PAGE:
Worship Order for Sunday

Long Green Valley Church of the Brethren
Long Green & Kanes Rds., near Glen Arm, Md.
June 10, 2012
Worship 10:00 am              Sunday School 11:10am

Out of the depths I cry to you, O Lord.
(Psalm 130:1)

  Beginning with Praise (9:50 am)                    "My life flows on"                    580
  Prelude                             "Chorale: Help Me Lord"                         Schroder

*Call to Worship

*Opening Prayer (ends with Lord’s Prayer)

*Hymn                            "O God, our help in ages past"                             328

  Unison Confession                                                                                    700

  Scripture                                   Mark 5:21-43

  For Children                       "Don’t Interrupt!"

  Sharing a joy, a concern, a word of testimony or praise
                                 (please be brief, and aware of God's listening presence)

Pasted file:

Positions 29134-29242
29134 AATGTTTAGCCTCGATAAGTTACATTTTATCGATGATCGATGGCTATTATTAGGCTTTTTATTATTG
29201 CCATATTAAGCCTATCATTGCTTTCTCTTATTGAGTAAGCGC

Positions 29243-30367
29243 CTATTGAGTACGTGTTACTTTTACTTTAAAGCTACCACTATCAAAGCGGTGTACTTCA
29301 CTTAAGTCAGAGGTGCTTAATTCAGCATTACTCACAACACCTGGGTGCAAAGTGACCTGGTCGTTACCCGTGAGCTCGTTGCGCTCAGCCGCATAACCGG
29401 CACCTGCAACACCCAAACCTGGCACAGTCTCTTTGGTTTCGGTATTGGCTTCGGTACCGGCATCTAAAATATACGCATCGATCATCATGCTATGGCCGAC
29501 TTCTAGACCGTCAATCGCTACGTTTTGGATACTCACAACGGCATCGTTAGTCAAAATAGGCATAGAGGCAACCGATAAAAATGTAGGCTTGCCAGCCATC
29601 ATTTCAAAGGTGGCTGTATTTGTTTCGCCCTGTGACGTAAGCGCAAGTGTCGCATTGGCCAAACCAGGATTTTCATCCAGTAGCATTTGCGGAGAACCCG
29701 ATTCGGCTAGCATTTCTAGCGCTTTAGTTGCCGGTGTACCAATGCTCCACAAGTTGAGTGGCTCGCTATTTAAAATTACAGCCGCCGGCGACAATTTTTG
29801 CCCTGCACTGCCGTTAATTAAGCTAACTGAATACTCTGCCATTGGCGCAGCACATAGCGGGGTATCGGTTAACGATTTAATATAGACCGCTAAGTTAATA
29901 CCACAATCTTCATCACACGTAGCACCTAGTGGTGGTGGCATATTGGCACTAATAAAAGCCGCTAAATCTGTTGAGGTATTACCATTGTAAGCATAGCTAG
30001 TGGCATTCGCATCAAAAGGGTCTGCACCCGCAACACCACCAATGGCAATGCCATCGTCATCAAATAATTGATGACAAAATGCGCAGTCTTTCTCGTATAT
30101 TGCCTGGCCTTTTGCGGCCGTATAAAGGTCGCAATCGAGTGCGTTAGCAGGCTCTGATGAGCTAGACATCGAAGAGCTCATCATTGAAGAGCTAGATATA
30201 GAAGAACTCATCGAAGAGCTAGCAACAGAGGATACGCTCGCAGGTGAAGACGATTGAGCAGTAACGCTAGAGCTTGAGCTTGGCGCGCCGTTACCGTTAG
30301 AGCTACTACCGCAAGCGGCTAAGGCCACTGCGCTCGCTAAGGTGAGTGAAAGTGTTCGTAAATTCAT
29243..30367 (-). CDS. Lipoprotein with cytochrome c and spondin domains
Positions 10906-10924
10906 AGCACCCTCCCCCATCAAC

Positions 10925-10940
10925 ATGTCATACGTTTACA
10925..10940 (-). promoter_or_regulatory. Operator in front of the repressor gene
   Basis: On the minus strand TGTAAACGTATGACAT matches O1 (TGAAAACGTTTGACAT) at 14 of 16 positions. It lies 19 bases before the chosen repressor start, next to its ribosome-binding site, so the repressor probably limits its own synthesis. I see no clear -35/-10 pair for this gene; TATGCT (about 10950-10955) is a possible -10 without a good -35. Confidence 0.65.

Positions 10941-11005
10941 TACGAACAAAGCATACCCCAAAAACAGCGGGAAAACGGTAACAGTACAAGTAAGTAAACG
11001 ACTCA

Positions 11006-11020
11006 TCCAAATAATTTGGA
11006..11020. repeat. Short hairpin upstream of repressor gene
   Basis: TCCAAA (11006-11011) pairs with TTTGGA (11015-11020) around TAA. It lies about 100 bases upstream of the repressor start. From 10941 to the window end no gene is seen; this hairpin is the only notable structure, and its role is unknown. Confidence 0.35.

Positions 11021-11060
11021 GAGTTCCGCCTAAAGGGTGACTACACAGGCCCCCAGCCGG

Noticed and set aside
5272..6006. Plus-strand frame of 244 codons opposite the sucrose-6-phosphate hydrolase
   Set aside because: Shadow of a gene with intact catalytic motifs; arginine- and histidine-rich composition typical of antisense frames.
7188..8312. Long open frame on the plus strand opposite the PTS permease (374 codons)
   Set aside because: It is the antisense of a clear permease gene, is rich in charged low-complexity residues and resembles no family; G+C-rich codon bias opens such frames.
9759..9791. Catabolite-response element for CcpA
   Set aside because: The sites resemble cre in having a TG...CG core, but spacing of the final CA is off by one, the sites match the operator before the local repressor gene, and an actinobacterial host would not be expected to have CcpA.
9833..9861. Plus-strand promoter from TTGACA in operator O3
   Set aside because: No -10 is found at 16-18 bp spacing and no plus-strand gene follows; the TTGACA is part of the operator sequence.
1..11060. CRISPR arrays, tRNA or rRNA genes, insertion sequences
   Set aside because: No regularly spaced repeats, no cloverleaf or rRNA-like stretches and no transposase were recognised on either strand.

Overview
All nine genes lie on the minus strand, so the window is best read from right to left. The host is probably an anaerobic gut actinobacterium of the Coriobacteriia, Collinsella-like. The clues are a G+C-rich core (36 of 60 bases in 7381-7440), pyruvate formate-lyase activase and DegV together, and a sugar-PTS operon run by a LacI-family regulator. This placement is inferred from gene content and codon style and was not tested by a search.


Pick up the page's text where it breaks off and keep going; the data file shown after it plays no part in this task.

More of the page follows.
Hymn                                 "Healer of our every ill"                                   377

  Pastoral Prayer

  Scripture                              2 Corinthians 8:7-15

  Returning our Tithes and Offerings

  Offertory                           "I Waited For the Lord"                    Mendelssohn
                                        (Please sign the attendance pad and pass it on)

  Scripture                                      Psalm 130

  Message                         "Amid a sea of troubles"

*Hymn                               "When peace, like a river"                                336


*Postlude                                "Thou Art the Way"                                Doane

*Rise in body or in spirit

#'s are from Hymnal: A Worship Book

Worship leaders - see basic guidelines

Call to Worship

With friends and strangers,
with family and neighbors, we gather:

Come among us, Healing God,
with that love which never ends.

With faith reaching out to touch,
with hearts straining to trust, we hope:

Come among us, Friend of the broken,
with your compassion which makes us whole.

With word and wonder,
with silence and song, we wait: